In January 2006, Joyce Carol Vincent was found dead in her flat in Wood Green, North London. Her body lay undiscovered since her death in December 2003, and all that remained was her skeleton. Her television was still on, a window was open and Joyce had died whilst wrapping Christmas presents. How could somebody be dead for 25 months without anyone realising? Did Joyce have no friends or family who ever thought of checking on her in those two years? Did nobody living nearby notice anything?
Writer and director Carol Morley was so moved by this tragic story that she decided to explore further into the life of Joyce Vincent and try to answer some of these questions. Morley has described that she felt compelled to explore Joyce life further as they had lived on the same street at different times, Joyce family called her by her middle name of Carol, and Joyce lost her Mum when she was 11, whilst Carol lost her Dad at 11.
When the story was in the news, there were only a few short lines of information with no photographs of Joyce. It had emerged that she lived above a shopping centre which thousands of people visited every week. She was 38 when she died, born in west London to parents from the Caribbean, and some reports suggested that she had previously lived in a refuge for victims of domestic violence. She also wasn’t seen as an ‘at risk’ member of society, as she wasn’t a drug user, an alcoholic or unemployed.
Morley placed adverts online, in newspapers and on the side of a London cab asking “Did you know Joyce Vincent?” Whilst waiting to see if she received any responses, Morley went about trying to find people who knew Joyce. The BBC had failed to find out anything more about Joyce, and the local paper in Wood Green didn’t have the time or money to seek out any more information.
Morley discovered that Lynne Featherstone, MP for Hornsey and Wood Green, had asked the police to reopen their investigation into Joyce’s death, but they decided there was no need to as there seemed to be no foul play, and the coroner recorded an open verdict with the cause of Joyce’s death being listed as “unascertained”. Featherstone also wrote to the local council, the housing association and several utility companies about Joyce’s unpaid rent and bills, and why no one had noticed she wasn’t paying them, only to be met with either no reply or a dismissive letter.
Morley visited Joyce flat, and discovered she had one neighbouring flat, with no one above or below her, and when she knocked on the doors of local residents, she received no answers. She managed to track down some people who had known Joyce, but no one would talk to her. She eventually received an email from a man called Martin Lister who had seen the advert, and was hoping this wasn’t the same Joyce he dated when he was in his 20s, but it was. He and Morley met to discuss Joyce at length, including what he knew about her family, and he produced photographs of her. Morley eventually received emails and met with several other people who had known Joyce, including past flatmates, work colleagues, school friends and ex-boyfriends.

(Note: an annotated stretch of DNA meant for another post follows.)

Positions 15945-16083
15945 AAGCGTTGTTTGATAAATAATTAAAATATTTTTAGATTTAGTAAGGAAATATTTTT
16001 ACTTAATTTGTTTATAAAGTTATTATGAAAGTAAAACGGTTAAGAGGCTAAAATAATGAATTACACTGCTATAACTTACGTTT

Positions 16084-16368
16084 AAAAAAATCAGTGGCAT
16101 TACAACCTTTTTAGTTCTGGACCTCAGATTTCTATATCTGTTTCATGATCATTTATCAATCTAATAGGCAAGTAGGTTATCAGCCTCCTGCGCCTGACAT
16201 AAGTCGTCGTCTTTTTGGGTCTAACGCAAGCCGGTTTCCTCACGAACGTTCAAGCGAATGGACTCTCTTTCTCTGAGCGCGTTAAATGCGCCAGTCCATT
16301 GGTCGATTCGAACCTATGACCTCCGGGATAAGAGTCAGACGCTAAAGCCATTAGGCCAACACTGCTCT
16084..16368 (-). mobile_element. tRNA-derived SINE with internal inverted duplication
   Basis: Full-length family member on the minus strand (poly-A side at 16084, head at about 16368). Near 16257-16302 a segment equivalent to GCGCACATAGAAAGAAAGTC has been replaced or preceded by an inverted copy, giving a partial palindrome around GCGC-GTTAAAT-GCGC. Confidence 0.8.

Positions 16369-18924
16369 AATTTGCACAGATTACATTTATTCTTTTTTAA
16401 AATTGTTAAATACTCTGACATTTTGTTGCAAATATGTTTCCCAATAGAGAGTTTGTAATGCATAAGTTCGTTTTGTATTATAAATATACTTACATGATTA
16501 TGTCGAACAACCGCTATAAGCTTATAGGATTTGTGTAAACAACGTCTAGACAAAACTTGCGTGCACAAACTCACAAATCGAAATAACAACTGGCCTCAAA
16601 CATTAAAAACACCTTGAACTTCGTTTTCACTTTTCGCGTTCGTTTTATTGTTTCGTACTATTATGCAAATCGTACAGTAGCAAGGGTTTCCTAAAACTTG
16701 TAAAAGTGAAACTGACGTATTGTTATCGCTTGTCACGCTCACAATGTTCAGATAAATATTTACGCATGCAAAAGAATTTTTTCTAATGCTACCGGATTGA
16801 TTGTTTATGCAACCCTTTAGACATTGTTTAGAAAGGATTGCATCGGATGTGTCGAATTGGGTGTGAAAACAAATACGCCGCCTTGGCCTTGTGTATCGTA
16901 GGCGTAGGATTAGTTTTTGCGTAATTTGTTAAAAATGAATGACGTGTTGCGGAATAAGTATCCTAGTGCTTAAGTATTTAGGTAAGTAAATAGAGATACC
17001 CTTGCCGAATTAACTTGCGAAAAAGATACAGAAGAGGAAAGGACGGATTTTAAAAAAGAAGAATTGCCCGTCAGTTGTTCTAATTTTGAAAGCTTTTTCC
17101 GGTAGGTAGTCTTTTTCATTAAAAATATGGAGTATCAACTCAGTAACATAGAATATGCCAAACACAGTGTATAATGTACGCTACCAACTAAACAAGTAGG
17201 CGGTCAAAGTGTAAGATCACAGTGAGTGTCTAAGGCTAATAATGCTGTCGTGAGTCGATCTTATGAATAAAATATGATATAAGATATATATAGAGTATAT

Having got a fuller picture of Joyce Vincent and her life, and with an assortment of people who were willing to talk about Joyce to camera, Morley was ready to make her documentary. Fresh Meat actress Zawe Ashton plays Joyce, re-enacting scenes from her life with interjections from people who knew Joyce discussing her. There are several moments in the documentary when photographs or footage of Joyce are shown, which only makes the audience feel more connected to this woman who was apparently forgotten by society. The range of topics discussed by these people are compelling to hear, and give us an image of a woman who was beautiful, intelligent and a free spirit, with a ‘live for the moment’ attitude, but who ended up becoming more isolated as she got older.
There are a few elements missing from the film, including a lack of input from Joyce family. Although it is discovered that she has four older sisters, none of them are greatly mentioned in the documentary, apart from the information that some of Joyce family attended the inquest after her death. Although they didn’t wish to be included in the documentary, they had apparently hired a private investigator to find Joyce in the years before she died, but they could find no trace of her. This element shows Joyce was missed by her family, and she was being looked for. Joyce ex-fiancé, who wished to remain anonymous, is also not mentioned in the documentary at all, which also omits an important chunk of Joyce life. We also don’t know the reasons behind why Joyce was living in a refuge to escape domestic violence, and who she was trying to escape from.
The fact that Joyce had died whilst wrapping Christmas presents is a very heartbreaking way to end her life and the documentary on. Who she was wrapping the presents for was never discovered, but it could have been that she was about to try and get back in contact with the family and friends she had lost contact with over the years before her sudden death.
Dreams of a Life is a very moving and a thought-provoking look at loneliness and isolation in one of the busiest cities in the world. Morley has always described how she wanted to make a documentary that celebrated the life that Joyce had rather than dwell on her death, and she certainly achieves this. Morley has also said she doesn’t like the thought that Joyce Vincent could simply be forgotten again after her death, but now she will certainly not be forgotten, and if nothing else, her death may inspire us to look out more for those around us.
Dreams of a Life can be viewed here.
Read the article at birthdaymagazine.co.uk